Third-period health class was just beginning Tuesday at Gardena High School when a 17-year-old boy walked in and set his backpack down on a desk. In the chaos that followed, accounts differed about precisely what happened. But this much was clear: A gun had discharged, apparently by accident; two students were wounded, one critically; and the campus of 3,100 was sent into a tense, frightening lockdown.
“Wow, someone just got shot in the classroom,” student Dan Im wrote from the scene in a profanity-laced, Korean-language Twitter feed. “I’m freaked out.”
Developing: School shooting updates
After about an hour, police found and arrested the boy suspected of having brought the gun into the class. Meanwhile, the two wounded students, both 15, had been rushed to Harbor-UCLA Medical Center, where a girl who had been shot in the head underwent lengthy surgery. She was in critical condition with a skull fracture and brain trauma. A boy who had been shot in the neck was listed as stable, his wound not considered life-threatening.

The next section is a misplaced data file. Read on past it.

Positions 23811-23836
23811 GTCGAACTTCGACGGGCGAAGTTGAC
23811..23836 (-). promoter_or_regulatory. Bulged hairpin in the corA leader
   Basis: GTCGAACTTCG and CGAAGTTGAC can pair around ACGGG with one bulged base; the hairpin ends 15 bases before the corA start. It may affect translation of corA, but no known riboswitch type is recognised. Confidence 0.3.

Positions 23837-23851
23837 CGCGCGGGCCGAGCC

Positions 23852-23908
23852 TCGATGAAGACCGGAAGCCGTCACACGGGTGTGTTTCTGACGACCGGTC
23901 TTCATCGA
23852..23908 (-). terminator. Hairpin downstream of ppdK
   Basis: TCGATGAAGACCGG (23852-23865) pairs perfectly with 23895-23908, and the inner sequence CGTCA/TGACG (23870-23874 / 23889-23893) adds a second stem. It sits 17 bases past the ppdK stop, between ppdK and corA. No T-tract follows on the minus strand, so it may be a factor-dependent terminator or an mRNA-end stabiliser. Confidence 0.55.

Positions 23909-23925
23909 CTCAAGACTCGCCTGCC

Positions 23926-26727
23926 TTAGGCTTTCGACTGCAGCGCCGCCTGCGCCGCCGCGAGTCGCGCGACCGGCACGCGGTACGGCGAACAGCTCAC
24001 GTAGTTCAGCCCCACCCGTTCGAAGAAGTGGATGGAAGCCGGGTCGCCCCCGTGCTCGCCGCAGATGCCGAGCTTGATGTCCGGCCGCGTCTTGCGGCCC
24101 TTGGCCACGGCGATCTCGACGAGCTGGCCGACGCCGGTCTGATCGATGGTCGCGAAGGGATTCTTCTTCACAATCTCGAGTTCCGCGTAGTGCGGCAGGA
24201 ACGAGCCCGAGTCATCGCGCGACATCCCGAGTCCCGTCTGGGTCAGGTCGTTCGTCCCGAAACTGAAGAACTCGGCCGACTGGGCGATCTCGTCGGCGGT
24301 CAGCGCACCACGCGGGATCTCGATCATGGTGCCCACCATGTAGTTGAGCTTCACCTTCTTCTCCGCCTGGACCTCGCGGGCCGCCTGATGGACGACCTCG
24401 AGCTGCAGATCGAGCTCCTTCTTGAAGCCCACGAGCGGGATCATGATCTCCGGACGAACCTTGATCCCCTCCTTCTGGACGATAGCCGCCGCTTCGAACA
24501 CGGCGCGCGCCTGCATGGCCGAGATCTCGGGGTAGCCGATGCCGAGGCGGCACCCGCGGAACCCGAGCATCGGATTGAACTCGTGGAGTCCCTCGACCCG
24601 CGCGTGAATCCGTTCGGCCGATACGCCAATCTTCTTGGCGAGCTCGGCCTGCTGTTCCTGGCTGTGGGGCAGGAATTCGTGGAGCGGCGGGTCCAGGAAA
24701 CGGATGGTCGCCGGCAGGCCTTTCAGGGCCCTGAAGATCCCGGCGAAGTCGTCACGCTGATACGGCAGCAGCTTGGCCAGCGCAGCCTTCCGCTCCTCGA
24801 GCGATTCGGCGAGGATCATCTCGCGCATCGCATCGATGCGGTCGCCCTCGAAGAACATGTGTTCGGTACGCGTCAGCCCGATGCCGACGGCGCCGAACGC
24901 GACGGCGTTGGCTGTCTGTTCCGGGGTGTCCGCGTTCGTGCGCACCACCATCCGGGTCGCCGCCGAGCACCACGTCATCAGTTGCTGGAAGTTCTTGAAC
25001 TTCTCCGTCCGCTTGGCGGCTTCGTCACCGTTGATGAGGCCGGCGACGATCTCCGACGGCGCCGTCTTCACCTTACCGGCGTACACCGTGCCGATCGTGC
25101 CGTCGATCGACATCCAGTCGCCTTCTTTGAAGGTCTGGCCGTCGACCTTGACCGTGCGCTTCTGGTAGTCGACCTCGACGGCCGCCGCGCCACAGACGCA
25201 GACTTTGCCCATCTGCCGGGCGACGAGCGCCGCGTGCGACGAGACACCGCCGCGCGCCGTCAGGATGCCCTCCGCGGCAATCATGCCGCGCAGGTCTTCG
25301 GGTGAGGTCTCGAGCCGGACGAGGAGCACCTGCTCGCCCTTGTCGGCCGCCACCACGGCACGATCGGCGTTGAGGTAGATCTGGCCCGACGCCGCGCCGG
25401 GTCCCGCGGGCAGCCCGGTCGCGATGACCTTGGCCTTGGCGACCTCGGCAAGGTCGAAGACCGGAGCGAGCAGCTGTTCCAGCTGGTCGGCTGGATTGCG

Police said the two might have been struck by a single bullet.
Friends of the suspect said he was not known as a violent boy, but had brought the gun to school for his own protection.
“I think he was just scared,” classmate Para Ross said, “Scared of what was going to happen when he left school and took the bus home. There are a lot of gangs around here. People are dying.”
The boy was interviewed by police detectives Tuesday afternoon. Law enforcement sources told The Times one of the aspects of the investigation was whether the teen, a special education student, had been bullied on his way to and from school.